October 4, 1957 was truly the beginning of a new age. While humans had spent the previous few decades dreaming of, dabbling in, and testing their mettle in the high reaches of Earth’s atmosphere, the launch of Sputnik I on that day was the true harbinger of what was to come on the new frontier beyond Earth.
The Soviet-made sphere was roughly 23 inches in diameter with a mass of 83.6 kg/184 lbs, its one watt of power provided by three silver/zinc batteries designed to last just two weeks. It was programmed to issue a series of beeps on various frequencies, encoded to provide information about temperature and pressure around the world’s first artificial satellite.
A team of engineers working on the project watched and waited with apprehension for more than 90 minutes after it launched to make sure Sputnik survived a full orbit, and only then called Soviet Premier Nikita Khrushchev to announce their success with the first human-made object to orbit the Earth.
By the following night amateur radio operators and astronomers joined professional scientists and engineers around the world to track the satellite’s path across the sky. The American Radio Relay League — the largest association of amateur radio operators in the US — quickly issued directions to its members around the country and the world on how to tune in to hear the signals from space. Whole communities gathered outdoors, with warm beverages and craned necks, hoping to witness the dawn of the Space Age.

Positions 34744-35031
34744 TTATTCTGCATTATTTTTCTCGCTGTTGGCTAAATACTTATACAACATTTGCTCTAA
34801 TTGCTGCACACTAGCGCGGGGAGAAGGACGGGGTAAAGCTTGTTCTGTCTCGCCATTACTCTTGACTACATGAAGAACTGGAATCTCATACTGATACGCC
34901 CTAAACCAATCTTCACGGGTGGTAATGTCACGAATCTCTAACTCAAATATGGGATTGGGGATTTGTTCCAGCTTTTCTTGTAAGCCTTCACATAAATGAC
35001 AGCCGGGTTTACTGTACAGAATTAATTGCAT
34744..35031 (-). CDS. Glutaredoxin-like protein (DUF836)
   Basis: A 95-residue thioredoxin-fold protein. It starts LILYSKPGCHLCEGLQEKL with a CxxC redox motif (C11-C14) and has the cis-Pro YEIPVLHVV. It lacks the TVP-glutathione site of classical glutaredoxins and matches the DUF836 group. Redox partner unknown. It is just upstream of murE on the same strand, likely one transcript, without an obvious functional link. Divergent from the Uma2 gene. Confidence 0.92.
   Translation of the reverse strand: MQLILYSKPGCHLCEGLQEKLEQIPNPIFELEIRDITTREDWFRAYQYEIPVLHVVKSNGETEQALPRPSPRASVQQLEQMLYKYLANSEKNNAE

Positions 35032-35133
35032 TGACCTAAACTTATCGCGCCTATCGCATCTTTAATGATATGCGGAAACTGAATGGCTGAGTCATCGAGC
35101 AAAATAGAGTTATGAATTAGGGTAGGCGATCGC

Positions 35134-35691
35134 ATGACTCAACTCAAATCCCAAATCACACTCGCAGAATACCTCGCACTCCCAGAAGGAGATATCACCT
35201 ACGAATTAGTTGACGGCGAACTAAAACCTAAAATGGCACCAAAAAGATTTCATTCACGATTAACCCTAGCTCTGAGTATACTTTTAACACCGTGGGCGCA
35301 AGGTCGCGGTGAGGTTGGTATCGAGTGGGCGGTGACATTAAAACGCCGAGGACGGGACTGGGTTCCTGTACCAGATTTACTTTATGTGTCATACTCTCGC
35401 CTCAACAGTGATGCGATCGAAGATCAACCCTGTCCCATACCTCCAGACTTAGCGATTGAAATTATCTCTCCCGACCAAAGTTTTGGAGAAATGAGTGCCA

The 1999 film October Sky relates the story of one such community. Coalwood, West Virginia was a small mining town, not unlike hundreds of others dotting the central Appalachian region. Then-14-year-old Homer Hickam, Jr. was one such observer, and seeing Sputnik fly overhead in the West Virginia sky that week was a catharsis to a boy who was supposed to grow up and work the coal mines, like every other boy in Coalwood.
A ragtag group of friends developed a new passion for rockets and the self-education that would be required to make them fly. The self-proclaimed Big Creek Missile Agency spent the next two and a half years learning to weld, teaching themselves calculus and trigonometry, destroying countless bits of their mothers’ borrowed kitchenware, and eventually winning the National Science Fair gold and silver medals in the field of propulsion.
To celebrate the 65th anniversary of the launch of Sputnik I and the beginning the Space Age, tune in to our podcast for the audio version of this article series and a special Backyard Astronomer interview with retired NASA engineer and co-founder of the Big Creek Missile Agency, Homer Hickam.
If you would like to learn more about the sky, telescopes, or socialize with other amateur astronomers, visit us at prescottastronomyclub.org or Facebook @PrescottAstronomyClub to find the next star party, Star Talk, or event.
Adam England is the owner of Manzanita Financial and moonlights as an amateur astronomer, writer, and interplanetary conquest consultant. Follow his rants and exploits on Twitter @AZSalesman or at Facebook.com/insuredbyadam.